Early this year, Ryan Gierach, the publisher of WeHo News, sat down with media consultant Henry “Hank” Scott to discuss a partnership intended to save the struggling seven-year-old online news website.
Very quickly, however, the talks soured.
Scott, who recently relocated from the East Coast, rolled out a competing hyperlocal news site, called Wehoville, which officially launched last month to cover the 1.9-square-mile city of West Hollywood.
As a result, whatever amiability existed at that first meeting has evaporated as the competing publishers now trade barbs over who can best serve the city’s 35,000 residents.
“Is someone from outside of West Hollywood going to be able to do as good a job? I’m skeptical about it,” said Gierach, who has written books about the history of the city.
Despite the news media industry’s struggles, a number of hyperlocal outlets have sprung up lately to compete for the area’s limited ad dollars, including AOL Inc.’s Patch West Hollywood.
But the fight between Gierach and Scott has grown particularly heated, with Scott calling out the objectivity of WeHo News, which he said is too close to city council members.
Scott hopes to differentiate his site by posting more culture and lifestyle content targeting a cosmopolitan audience. The sleek new site also has structural differences, including the ability to let readers comment on individual articles.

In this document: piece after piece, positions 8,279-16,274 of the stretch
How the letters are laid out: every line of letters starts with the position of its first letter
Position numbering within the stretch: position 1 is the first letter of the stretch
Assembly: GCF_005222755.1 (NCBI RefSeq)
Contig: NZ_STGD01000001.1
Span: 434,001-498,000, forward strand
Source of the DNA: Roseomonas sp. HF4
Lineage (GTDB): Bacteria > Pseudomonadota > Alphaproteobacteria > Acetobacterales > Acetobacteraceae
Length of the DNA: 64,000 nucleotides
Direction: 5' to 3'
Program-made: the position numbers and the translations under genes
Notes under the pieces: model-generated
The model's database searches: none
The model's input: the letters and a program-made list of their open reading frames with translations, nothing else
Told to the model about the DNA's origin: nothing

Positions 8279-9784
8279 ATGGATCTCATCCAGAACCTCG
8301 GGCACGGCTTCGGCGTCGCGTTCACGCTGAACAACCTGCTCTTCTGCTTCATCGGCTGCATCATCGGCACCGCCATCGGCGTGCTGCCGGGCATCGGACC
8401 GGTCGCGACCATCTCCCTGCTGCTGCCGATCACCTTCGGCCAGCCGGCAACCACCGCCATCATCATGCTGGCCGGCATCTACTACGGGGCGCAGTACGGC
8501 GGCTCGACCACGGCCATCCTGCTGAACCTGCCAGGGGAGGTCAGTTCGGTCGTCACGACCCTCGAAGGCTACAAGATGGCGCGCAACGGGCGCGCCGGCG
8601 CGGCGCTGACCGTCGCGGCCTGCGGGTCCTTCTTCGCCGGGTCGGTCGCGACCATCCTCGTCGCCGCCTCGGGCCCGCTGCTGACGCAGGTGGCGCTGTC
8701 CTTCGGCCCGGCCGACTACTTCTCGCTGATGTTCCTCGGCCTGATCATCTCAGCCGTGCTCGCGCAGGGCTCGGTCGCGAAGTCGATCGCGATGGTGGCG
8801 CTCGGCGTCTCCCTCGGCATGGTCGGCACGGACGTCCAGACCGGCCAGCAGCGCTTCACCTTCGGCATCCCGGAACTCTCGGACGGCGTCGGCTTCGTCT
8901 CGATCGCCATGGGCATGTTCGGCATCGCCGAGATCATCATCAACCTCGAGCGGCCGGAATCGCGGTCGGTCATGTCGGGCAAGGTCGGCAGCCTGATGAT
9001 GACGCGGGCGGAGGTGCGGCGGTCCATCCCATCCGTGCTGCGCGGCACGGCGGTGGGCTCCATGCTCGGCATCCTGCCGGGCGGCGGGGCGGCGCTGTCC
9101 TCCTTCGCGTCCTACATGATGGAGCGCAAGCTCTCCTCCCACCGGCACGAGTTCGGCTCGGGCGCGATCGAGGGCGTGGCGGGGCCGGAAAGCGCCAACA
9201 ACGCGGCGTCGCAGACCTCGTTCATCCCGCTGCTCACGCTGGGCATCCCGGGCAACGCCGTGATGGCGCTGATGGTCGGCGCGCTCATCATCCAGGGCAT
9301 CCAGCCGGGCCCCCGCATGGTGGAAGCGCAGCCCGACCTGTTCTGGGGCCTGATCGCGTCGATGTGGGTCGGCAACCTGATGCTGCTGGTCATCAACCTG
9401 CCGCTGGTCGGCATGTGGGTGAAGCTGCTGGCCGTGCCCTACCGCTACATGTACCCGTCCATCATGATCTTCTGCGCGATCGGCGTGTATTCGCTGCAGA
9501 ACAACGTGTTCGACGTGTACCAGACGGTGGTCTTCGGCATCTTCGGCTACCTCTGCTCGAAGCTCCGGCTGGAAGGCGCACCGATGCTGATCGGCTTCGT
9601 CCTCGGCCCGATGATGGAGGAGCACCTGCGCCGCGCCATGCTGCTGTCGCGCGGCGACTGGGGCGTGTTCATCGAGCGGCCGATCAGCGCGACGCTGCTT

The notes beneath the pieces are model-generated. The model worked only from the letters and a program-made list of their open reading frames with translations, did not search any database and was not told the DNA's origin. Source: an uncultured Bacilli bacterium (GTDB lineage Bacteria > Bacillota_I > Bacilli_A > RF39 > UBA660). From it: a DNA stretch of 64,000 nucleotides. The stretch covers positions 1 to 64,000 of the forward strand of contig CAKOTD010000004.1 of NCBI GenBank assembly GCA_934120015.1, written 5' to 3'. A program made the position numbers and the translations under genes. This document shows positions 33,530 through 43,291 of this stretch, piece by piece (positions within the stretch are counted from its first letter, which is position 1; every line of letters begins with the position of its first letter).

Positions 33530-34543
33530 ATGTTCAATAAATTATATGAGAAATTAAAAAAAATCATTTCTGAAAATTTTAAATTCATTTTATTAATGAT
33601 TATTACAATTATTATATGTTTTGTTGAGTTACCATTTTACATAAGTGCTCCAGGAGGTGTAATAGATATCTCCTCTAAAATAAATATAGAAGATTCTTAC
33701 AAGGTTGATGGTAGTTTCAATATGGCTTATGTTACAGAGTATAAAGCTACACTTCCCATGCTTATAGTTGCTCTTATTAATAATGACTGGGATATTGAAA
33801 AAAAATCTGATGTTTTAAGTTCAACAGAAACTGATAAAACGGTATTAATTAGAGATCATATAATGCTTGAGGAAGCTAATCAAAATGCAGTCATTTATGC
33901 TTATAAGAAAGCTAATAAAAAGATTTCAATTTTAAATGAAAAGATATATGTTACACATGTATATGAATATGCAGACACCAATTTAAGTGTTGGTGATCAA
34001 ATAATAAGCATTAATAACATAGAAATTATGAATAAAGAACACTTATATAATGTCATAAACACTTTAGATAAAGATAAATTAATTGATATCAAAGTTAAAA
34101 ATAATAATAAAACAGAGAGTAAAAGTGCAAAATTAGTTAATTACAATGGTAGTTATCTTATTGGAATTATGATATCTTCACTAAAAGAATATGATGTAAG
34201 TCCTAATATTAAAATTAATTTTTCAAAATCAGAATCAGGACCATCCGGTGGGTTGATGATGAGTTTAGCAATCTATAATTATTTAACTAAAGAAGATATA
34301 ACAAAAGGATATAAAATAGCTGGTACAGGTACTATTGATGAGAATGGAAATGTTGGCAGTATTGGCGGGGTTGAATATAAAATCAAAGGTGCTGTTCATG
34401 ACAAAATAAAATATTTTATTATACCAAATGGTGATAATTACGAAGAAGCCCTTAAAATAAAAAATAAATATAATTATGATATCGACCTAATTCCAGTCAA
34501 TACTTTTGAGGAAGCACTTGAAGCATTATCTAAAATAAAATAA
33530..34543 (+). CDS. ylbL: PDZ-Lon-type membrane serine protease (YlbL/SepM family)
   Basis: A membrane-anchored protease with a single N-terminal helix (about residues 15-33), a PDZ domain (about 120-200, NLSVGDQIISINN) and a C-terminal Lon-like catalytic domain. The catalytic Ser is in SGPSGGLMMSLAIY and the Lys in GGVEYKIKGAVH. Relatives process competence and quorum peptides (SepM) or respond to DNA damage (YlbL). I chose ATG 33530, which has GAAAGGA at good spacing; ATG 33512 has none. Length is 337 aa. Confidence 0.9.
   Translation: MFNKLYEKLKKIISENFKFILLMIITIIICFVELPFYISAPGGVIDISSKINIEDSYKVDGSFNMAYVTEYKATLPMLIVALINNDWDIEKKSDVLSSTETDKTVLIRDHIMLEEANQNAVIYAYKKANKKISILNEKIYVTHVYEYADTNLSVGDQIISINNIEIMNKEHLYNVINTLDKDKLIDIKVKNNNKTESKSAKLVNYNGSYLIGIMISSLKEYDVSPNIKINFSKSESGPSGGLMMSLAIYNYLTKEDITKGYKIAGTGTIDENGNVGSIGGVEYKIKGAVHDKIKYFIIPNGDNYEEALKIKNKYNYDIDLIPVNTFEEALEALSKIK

“We’re trying to do things that are a bit different,” he said.
Scott has consulted for clients such as the Wall Street Journal. After moving to West Hollywood last year, he learned of the financial struggles of WeHo News and reached out to Gierach.
Scott initially requested a full ownership stake, but later backed out and started his own site, investing six figures in the venture, which he’s running through the newly formed West Hollywood Media Co.
He wouldn’t specify the size of the investment, but said it could keep the operation open for a year. The site has already sold some ads.
However, it’s unclear how lucrative the hyperlocal news business can be.
L.A. businesses will spend $231 million on online banner ads this year, according to consultancy Borrell Associates Inc. in Williamsburg, Va. Still, Chief Executive Gordon Borrell said banner ads are falling out of favor, and sites will need to go beyond that line of business.
“I like to see this stuff out there (but) I am very troubled by the fact that there is no significant business model to support it,” he said.
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